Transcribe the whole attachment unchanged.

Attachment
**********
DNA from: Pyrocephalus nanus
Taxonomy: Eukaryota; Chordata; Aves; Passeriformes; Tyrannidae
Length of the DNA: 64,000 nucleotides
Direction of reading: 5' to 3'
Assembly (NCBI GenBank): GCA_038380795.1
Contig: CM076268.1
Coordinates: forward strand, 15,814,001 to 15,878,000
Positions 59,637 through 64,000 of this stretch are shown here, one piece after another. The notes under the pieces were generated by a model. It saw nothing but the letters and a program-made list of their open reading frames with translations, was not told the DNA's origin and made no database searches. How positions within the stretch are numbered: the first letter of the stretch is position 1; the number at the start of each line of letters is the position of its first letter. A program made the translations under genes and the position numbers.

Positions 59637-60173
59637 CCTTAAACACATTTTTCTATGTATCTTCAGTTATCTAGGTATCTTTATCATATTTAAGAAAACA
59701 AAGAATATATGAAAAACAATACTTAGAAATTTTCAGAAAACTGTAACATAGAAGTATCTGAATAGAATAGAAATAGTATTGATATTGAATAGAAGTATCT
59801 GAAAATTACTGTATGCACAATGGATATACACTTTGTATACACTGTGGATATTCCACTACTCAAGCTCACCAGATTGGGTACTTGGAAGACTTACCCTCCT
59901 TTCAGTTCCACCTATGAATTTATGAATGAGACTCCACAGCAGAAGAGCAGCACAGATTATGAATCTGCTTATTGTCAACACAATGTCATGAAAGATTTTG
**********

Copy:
DNA from: Pyrocephalus nanus
Taxonomy: Eukaryota; Chordata; Aves; Passeriformes; Tyrannidae
Length of the DNA: 64,000 nucleotides
Direction of reading: 5' to 3'
Assembly (NCBI GenBank): GCA_038380795.1
Contig: CM076268.1
Coordinates: forward strand, 15,814,001 to 15,878,000
Positions 59,637 through 64,000 of this stretch are shown here, one piece after another. The notes under the pieces were generated by a model. It saw nothing but the letters and a program-made list of their open reading frames with translations, was not told the DNA's origin and made no database searches. How positions within the stretch are numbered: the first letter of the stretch is position 1; the number at the start of each line of letters is the position of its first letter. A program made the translations under genes and the position numbers.

Positions 59637-60173
59637 CCTTAAACACATTTTTCTATGTATCTTCAGTTATCTAGGTATCTTTATCATATTTAAGAAAACA
59701 AAGAATATATGAAAAACAATACTTAGAAATTTTCAGAAAACTGTAACATAGAAGTATCTGAATAGAATAGAAATAGTATTGATATTGAATAGAAGTATCT
59801 GAAAATTACTGTATGCACAATGGATATACACTTTGTATACACTGTGGATATTCCACTACTCAAGCTCACCAGATTGGGTACTTGGAAGACTTACCCTCCT
59901 TTCAGTTCCACCTATGAATTTATGAATGAGACTCCACAGCAGAAGAGCAGCACAGATTATGAATCTGCTTATTGTCAACACAATGTCATGAAAGATTTTG